The response to government inaction is the formation of many small shelters and welfare societies by both Greek citizens and expatriates. A number of these efforts are affiliated with groups from the UK, Germany, Scandinavia, The Netherlands, elsewhere in Europe, and even Canada. As a rule these groups are focused on one island or locality. Some have adopted colonies of feral cats and follow trap-neuter-return programs, treating diseased animals, giving inoculations, and neutering to control breeding, often with the help of volunteer veterinarians and technicians from sponsoring countries. Local groups also attempt to find permanent homes for kittens and cats that are tame enough to be adopted. Feeding stations are established that both sustain the cats and provide a means of monitoring their condition and numbers. Some hotels will allow feeding stations to be set up on their grounds.

Greece and the Greek Islands are all inundated with stray, abandoned and feral cats. The majority of them are born in the spring and survive through the kindness of tourists who feed them.  At the end of the summer season the tourists leave and then some survive through the kindness of local Greeks, some die of starvation and some are unfortunately fall foul of cat hating people who poison them.  Despite this their breeding potential is phenomenal.  If an average female produces three litters of four kittens annually and the female kittens go on at the same rate, the result is about 5,000 cats from a single breeding female in four years.  
If you would like to make a monetary donation to help us in our work, our Alpha Bank IBAN number is GR2701401280128002786010729, BIC code CRBAGRAA

The account is in the names of Eleni Kefalopoulou & Evgenia Mataragka.

Please include your name and address so that we can send you a receipt along with our grateful thanks.  
Donations of cat food, spot-on anti-parasite treatment (eg Frontline or Stronghold), cat-carrying cages, cat hospitalisation cages, cat traps or any other equipment are most gratefully received.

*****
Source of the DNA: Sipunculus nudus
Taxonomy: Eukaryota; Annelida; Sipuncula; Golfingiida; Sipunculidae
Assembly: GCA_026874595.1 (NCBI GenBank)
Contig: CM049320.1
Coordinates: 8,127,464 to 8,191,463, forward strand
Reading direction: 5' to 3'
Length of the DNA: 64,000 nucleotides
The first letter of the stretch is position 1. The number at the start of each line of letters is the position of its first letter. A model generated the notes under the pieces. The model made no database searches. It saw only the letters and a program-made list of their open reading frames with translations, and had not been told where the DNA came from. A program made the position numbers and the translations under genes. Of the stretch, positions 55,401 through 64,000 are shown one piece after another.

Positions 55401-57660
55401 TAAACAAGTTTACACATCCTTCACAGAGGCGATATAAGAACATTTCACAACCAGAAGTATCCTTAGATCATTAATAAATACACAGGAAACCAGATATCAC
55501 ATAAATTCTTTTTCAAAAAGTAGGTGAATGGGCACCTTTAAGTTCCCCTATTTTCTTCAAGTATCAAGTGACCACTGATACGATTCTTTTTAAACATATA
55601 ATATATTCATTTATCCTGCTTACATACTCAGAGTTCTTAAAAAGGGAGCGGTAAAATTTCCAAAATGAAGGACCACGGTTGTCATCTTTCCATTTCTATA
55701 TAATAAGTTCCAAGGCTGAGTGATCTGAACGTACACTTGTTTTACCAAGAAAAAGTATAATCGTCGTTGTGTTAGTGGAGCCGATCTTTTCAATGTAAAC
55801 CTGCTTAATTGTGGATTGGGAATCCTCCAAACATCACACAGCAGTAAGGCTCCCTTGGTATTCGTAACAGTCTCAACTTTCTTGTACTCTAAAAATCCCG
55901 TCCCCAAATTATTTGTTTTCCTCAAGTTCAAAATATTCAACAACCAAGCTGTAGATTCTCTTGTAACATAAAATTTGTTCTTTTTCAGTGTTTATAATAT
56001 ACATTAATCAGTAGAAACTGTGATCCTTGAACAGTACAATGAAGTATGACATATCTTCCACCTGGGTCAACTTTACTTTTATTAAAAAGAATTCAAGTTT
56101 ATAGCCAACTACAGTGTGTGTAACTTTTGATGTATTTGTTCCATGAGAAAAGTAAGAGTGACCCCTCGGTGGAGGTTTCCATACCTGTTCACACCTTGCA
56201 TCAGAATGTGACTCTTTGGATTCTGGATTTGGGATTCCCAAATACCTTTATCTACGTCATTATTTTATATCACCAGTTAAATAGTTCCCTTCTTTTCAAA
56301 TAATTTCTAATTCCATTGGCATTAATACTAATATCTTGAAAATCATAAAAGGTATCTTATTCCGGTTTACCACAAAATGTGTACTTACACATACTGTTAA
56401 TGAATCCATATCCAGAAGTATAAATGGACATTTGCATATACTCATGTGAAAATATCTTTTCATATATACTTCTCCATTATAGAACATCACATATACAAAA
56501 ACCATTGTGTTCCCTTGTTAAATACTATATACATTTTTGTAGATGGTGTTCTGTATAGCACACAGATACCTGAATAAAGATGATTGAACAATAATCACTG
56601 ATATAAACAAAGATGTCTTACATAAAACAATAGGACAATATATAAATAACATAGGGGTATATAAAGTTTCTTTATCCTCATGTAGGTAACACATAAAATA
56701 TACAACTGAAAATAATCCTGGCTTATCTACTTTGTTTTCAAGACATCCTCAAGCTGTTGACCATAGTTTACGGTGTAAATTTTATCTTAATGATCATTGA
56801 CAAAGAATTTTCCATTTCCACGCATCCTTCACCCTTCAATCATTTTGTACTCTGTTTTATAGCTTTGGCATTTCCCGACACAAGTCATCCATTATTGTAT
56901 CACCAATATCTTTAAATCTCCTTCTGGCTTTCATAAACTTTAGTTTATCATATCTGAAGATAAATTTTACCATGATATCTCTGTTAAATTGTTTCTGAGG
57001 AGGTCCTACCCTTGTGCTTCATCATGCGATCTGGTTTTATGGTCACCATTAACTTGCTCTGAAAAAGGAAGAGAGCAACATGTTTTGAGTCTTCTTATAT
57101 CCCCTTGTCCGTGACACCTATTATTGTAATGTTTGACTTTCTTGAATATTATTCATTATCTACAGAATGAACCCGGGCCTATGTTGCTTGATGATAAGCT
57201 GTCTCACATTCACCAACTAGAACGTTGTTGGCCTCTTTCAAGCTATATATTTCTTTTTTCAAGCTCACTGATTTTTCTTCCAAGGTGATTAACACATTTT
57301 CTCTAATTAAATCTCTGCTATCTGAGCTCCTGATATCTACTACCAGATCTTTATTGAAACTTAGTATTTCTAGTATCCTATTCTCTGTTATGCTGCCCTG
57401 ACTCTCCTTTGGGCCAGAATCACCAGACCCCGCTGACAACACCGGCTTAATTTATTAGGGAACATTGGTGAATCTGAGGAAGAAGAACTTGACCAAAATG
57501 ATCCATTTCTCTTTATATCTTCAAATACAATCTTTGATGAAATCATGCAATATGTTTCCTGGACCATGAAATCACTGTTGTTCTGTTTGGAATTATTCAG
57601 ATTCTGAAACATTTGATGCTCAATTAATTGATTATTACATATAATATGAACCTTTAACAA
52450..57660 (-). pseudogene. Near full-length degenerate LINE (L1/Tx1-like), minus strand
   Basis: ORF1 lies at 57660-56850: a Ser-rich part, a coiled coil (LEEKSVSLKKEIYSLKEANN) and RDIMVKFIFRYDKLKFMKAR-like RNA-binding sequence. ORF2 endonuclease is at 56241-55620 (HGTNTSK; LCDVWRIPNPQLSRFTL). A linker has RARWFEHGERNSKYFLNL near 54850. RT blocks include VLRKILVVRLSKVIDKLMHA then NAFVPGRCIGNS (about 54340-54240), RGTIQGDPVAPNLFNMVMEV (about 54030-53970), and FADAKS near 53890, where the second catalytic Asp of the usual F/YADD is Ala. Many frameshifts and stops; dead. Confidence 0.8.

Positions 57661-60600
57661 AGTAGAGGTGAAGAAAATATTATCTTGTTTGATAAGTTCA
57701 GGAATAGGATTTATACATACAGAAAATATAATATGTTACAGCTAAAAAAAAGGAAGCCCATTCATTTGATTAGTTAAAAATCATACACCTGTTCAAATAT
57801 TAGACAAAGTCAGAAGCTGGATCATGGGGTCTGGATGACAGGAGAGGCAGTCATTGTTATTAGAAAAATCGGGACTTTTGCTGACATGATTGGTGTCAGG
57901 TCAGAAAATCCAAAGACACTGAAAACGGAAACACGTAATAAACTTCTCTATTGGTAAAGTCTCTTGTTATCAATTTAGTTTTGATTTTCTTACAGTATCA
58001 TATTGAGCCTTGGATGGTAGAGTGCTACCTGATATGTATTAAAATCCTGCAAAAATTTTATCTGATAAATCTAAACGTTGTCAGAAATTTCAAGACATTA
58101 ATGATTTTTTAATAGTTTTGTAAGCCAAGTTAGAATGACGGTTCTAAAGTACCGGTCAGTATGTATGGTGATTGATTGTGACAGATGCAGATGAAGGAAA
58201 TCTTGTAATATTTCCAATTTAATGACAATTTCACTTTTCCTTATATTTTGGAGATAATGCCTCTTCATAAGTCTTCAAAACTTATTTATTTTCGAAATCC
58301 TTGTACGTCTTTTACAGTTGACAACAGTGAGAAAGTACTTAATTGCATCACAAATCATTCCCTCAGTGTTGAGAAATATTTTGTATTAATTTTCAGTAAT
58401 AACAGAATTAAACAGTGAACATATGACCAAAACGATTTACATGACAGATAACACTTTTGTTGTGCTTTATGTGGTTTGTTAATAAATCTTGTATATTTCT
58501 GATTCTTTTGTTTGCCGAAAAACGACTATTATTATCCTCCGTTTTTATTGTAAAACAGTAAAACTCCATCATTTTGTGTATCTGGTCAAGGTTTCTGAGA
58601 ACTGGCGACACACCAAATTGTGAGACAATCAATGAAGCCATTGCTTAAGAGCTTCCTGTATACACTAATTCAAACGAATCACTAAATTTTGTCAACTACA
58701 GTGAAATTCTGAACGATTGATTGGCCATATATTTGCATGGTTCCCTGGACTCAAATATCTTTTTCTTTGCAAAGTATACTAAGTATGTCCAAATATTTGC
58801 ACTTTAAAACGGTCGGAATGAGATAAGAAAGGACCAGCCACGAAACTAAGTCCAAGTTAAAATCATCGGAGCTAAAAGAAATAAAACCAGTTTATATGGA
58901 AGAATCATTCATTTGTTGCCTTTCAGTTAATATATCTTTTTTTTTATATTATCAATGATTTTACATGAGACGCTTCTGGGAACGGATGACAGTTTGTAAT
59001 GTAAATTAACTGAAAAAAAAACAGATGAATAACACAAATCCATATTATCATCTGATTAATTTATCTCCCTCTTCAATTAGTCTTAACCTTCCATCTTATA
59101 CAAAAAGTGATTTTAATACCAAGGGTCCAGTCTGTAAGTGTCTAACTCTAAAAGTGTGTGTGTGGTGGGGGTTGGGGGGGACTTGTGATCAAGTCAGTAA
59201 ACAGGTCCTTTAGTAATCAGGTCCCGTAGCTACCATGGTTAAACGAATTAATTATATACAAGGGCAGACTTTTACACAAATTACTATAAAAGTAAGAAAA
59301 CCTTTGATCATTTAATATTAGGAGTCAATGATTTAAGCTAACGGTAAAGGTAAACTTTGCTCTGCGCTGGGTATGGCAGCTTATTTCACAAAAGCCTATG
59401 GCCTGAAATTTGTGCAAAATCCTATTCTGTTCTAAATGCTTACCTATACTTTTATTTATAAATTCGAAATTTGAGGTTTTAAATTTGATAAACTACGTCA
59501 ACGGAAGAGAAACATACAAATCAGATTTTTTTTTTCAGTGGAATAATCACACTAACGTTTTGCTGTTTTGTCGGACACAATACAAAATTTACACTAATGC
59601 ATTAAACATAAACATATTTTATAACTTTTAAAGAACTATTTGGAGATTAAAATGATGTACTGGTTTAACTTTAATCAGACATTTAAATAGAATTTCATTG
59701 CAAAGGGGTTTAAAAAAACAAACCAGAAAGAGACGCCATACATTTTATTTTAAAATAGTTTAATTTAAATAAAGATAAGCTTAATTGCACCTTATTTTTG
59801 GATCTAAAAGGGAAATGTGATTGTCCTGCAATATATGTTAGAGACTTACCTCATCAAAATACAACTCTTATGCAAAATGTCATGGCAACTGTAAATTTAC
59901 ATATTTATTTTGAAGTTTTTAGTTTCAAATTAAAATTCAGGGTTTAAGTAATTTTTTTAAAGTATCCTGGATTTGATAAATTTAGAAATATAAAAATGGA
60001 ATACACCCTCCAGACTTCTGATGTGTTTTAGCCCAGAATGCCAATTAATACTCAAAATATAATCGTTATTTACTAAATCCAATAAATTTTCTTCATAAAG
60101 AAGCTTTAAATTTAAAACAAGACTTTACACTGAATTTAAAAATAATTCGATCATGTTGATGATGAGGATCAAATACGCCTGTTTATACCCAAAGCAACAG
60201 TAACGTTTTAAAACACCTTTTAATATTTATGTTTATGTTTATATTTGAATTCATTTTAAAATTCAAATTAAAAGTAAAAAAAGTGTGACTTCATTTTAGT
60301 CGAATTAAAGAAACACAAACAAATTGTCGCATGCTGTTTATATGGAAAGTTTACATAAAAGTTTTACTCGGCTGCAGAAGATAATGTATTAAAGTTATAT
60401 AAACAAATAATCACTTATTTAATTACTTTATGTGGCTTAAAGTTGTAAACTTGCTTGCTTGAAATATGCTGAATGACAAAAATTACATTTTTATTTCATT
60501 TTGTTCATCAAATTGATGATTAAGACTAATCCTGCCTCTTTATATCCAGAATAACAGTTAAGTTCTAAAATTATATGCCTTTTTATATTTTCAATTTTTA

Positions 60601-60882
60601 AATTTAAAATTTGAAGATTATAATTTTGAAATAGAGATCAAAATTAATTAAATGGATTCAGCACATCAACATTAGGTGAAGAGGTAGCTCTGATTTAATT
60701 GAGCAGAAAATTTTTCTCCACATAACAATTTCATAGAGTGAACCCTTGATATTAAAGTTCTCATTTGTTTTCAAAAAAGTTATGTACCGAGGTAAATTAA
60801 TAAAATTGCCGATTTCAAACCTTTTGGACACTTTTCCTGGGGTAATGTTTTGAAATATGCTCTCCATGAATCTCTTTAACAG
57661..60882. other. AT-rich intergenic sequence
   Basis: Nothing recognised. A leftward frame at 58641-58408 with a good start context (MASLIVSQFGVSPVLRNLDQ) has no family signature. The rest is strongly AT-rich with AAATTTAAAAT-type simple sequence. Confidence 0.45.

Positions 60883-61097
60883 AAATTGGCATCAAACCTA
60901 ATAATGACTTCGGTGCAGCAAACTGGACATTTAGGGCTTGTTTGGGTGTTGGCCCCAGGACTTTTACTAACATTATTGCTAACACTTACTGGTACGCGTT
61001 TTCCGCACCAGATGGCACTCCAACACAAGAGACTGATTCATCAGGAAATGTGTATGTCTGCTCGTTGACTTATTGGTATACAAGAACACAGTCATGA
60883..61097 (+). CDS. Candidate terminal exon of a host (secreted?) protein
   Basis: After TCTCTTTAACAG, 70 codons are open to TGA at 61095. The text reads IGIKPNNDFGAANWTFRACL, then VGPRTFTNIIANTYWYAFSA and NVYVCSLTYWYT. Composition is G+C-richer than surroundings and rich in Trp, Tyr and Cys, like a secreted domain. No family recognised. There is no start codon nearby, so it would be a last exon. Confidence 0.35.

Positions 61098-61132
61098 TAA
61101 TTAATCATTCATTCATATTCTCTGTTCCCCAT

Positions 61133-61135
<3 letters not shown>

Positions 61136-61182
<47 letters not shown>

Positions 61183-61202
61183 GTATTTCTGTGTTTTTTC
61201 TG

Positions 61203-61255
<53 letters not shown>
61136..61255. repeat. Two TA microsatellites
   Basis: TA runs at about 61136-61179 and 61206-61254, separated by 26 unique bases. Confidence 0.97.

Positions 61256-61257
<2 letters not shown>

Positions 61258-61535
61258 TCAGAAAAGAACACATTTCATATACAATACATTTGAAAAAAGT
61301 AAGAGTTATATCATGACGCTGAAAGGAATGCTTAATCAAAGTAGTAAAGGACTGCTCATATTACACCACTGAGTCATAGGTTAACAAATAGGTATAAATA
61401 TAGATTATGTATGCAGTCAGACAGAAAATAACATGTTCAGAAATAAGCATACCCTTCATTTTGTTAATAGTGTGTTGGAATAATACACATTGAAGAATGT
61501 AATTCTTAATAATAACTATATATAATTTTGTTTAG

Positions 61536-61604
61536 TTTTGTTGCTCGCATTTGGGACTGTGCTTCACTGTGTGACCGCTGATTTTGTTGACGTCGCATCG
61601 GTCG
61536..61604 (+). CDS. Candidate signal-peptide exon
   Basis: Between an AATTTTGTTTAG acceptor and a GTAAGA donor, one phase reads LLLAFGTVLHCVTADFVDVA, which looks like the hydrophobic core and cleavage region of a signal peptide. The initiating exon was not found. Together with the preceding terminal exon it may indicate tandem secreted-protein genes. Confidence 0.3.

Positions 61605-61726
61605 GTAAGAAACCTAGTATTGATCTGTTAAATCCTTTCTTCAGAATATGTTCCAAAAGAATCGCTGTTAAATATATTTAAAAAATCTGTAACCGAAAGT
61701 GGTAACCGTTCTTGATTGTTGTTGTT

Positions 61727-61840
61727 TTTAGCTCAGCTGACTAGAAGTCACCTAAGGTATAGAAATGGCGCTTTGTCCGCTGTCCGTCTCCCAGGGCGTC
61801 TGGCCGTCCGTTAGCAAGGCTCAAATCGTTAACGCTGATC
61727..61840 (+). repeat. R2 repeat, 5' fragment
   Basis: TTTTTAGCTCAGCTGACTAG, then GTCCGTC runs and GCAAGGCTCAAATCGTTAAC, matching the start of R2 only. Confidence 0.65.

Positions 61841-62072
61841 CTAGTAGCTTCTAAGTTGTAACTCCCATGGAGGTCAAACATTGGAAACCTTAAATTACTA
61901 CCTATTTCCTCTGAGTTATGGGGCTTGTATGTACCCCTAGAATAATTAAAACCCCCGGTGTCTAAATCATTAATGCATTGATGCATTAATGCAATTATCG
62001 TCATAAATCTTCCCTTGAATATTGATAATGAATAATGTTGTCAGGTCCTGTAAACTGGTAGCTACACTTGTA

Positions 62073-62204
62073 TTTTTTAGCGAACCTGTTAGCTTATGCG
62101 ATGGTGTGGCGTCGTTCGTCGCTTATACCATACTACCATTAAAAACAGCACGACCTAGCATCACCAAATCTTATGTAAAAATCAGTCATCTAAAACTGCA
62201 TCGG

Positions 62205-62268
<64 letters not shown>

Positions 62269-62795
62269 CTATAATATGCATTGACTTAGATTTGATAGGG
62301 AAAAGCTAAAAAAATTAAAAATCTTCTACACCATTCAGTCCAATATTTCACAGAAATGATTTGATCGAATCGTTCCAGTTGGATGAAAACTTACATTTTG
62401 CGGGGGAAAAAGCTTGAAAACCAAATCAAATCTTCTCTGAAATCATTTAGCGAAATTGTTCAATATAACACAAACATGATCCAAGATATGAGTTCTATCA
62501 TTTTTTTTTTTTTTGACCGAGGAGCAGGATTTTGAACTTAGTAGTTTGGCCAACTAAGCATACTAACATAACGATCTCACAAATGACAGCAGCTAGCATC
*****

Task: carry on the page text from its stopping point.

We also warmly welcome any saleable items – such as books, clean clothes, accessories, DVDs, household ornaments and kitchen items – that you can spare for us to sell at our monthly carboot sales.

If you have items to donate, please email us at

Old Xanthi

Located in the heart of Xanthi, the old town is a pole of attraction in a wider geographic region that attracts cultural, historic and ecological attention.
The settlement’s preserved characteristics mostly reflect the 19th century, with the building process having started during its third decade (1830), as seen by the Christian churches around which the first settlements were established. The years between 1870-1910 represent a period of rapid growth as the city emerges into a commercial, administrative and military centre of a growing region whose economy is mostly based on the development of tobacco cultivation. The economic activities related to tobacco growth and commerce are to mark and seal the development of the settlement. During this period of development, tobacco producers of Epirus and Macedonia move to the city and the Greek element propelled upwards in the local economic and social life. Greek store-owners built the mansions that are still intact and the Greek community re-built schools and churches. At the heart of the city, trade, administrative and industrial projects develop steadily.
Today, about 3,800 persons reside in the Old Town of Xanthi. Approximately 46% of the households moved there from other areas of the city during the twenty-year period of 1951-1971, while another 27% moved there from the mountain areas of the Prefecture of Xanthi between 1971 and 1991.
The need to develop a programme for the protection, restoration and upgrading of the Old Town in the near future arose from the area’s cultural and historic significance, as well as from the troublesome living conditions, such as the locals’ inability to preserve and maintain the remaining houses and by the area’s growing tourism. The programme’s targets should be focused on five basic axes , such as the maintenance of the overall housing project’s character, through the creation of public benefit networks, the preservation of the natural habitat and the eradication of the negative elements that have altered the local community’s character, the improvement of the living conditions and the creation of a complete documentation of the remaining restored buildings.


The Route that Apostle Paul followed in Greece